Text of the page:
Documentation forPingdom

How to set up an uptime (HTTP) check

These instructions assume you are logged in to My Pingdom at

There are two places where you can add an Uptime check:

  1. Clicking the Add uptime check button directly on the dashboard.


  2. Navigate to Monitoring > Uptime in the menu on the left inside the account and click Add new up in the right corner.


Either way, a modal window will open to give you some options for your new check! Now, let's set one up:

  1. Begin by naming this new check. The first field should contain a descriptive name.

  2. After this, set how often you want our probe servers to make requests to your URL using the slider for Check interval. SolarWinds recommends setting it for 1 minute to yield detailed and accurate reports and notifications.

  3. The three tabs labeled Email, Network and Web detail the different checks that are available to you.

  4. For the check type HTTP, make sure the Web tab is selected and that HTTP(S) is selected correctly.

    On the required tab, this type of check requires only a URL to make it work. You can select whether you want to check via plain HTTP or via HTTPS. Selecting one of these will automatically update the port under the Optional tab.
  5. Choose which Probe server region you want your site to be tested from. The Default is North America and Europe.
  6. Tags are used to indicate what your check is set up for, and gives you the ability to filter by tags on the Uptime list page.


  7. Next, open the Optional tab. The port setting is most commonly set to 80 for HTTP and 443 for HTTPS.

  8. The Username and Password fields are for Basic Auth only; the check cannot log in via any kind of form-based web page. Basic Auth is a simple authentication mechanism used by some web services.

  9. The check for string field has two parameters. One is a drop-down from which you can select whether the following string should be found or not. The string that is being looked up can exist anywhere in the HTML of your site. It is not case sensitive. If this string is not found (or found, if that is what you prefer), the check is considered down.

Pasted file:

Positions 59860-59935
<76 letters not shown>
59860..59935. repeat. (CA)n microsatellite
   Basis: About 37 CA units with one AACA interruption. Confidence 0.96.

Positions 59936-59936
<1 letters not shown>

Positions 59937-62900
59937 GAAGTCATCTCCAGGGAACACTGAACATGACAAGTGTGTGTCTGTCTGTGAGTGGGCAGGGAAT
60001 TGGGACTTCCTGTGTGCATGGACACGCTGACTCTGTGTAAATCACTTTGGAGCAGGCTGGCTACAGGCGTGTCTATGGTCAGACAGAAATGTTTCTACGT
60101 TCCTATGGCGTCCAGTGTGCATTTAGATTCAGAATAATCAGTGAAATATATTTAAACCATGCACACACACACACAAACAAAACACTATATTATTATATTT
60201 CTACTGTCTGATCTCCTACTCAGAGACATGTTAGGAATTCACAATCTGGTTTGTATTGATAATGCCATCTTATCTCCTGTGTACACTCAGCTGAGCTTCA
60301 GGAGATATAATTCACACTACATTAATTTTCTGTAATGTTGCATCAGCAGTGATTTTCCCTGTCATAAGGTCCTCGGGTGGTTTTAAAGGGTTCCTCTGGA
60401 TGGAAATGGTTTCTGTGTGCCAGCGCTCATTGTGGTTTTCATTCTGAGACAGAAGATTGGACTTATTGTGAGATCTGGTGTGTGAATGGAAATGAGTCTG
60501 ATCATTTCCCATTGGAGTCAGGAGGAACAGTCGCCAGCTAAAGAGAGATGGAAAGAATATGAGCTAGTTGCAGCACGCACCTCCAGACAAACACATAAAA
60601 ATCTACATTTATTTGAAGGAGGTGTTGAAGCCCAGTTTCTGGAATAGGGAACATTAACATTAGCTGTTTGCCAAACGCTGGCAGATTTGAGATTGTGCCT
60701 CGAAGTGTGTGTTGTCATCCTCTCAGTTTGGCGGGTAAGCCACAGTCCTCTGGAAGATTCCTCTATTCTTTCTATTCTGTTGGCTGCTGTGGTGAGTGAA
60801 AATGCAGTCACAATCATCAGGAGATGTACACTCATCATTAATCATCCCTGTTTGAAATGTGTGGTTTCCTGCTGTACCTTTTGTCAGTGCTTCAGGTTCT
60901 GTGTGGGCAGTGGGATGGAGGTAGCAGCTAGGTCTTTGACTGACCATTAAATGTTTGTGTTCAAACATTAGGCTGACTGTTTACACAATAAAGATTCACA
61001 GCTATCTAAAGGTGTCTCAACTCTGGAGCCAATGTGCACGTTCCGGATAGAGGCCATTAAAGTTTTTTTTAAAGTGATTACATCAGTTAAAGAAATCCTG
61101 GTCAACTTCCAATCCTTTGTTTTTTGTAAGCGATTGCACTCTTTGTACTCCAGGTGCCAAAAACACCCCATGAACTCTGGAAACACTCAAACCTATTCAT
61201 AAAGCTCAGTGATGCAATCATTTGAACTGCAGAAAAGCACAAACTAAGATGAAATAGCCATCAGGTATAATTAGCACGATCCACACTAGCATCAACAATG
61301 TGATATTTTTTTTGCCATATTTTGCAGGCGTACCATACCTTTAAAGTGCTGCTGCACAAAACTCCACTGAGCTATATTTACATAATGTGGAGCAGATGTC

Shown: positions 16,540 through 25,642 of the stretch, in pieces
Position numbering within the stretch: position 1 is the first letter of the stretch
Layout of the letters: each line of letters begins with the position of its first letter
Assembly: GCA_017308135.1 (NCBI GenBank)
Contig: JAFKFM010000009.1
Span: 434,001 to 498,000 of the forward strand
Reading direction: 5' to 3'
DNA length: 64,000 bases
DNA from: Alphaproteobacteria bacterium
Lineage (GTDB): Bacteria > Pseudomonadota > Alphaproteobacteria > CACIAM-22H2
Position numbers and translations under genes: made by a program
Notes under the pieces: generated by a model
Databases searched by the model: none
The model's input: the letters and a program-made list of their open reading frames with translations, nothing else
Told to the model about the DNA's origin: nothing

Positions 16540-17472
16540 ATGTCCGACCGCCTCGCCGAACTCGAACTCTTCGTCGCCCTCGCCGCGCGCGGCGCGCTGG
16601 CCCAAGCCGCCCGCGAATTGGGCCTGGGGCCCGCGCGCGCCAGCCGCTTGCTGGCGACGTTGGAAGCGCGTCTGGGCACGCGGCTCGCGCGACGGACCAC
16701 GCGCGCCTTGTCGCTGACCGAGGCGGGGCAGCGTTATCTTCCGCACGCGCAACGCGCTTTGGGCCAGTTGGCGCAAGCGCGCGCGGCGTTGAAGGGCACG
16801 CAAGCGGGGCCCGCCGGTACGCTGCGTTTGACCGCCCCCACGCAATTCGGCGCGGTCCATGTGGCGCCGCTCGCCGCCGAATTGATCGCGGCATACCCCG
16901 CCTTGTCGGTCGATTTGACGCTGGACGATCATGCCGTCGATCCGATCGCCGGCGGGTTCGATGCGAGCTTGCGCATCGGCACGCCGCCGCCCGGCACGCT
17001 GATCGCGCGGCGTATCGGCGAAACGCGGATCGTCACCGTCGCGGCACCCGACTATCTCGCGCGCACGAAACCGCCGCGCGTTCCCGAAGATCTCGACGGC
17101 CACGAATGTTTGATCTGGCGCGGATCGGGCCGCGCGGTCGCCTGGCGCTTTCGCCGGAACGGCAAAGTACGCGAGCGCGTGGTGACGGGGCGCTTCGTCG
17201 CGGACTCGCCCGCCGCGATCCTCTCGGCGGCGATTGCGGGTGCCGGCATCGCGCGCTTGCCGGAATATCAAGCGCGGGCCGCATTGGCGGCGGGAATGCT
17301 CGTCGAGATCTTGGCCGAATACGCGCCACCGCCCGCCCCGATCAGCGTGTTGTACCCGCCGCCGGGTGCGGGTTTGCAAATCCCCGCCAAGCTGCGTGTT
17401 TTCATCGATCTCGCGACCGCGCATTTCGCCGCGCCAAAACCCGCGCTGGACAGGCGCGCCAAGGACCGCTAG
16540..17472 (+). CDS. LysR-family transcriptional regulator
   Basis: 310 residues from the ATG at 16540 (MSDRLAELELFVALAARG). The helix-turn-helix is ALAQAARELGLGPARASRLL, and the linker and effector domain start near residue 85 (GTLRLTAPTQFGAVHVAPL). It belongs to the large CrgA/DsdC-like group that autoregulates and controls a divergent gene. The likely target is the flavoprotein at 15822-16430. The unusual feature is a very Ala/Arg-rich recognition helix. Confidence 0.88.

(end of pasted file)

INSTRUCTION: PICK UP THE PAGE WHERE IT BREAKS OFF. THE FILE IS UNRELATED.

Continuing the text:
10. The POST data is a field you can use to send a POST request, instead of a GET, with POST data to your URL. This should be formatted as your server expects the data. The header Content-Type: application/x-www-form-urlencoded is sent along with the request.

  11. Add and change request headers, such as cookies or user-agents, which are sent with each request. 

  12. Monitor the validity of your SSL/TLS certificate. With this enabled Uptime, checks will be considered DOWN when the certificate becomes invalid or expires. SSL/TLS certificate monitoring is available for HTTPS checks.

  13.  Configure the number of days before the expiring you want to receive an alert. When the expiration day is reached the check will be marked as DOWN and an alert will be sent.
  14. If you want to monitor your IPv6 enabled sites, ticket this box. Article on this type of monitoring here.

After you have filled out all the fields, ticked all the boxes and dropped all the menus it's time to set up alerting for your check!

  1. Allows users to control how they receive alerts for outages (by email, text message or push notification), based on the set importance level of the check.

  2. Select which user, contact or team that should be alerted if the check is considered down.

  3. By lowering this value you set a threshold for your response time. We will alert you when the selected value has been exceeded.

  4. Determines how soon an alert is sent once a check is considered down.

  5.  The number of down cycles before we resend another alert.  

  6.  Any text here will be added to the email and webhook alerts. Great for providing additional context in the case of an outage.

  7. Decide if you want to be alerted when a check is confirmed to be back up again.

  8. Use webhooks to send alerts to third party systems.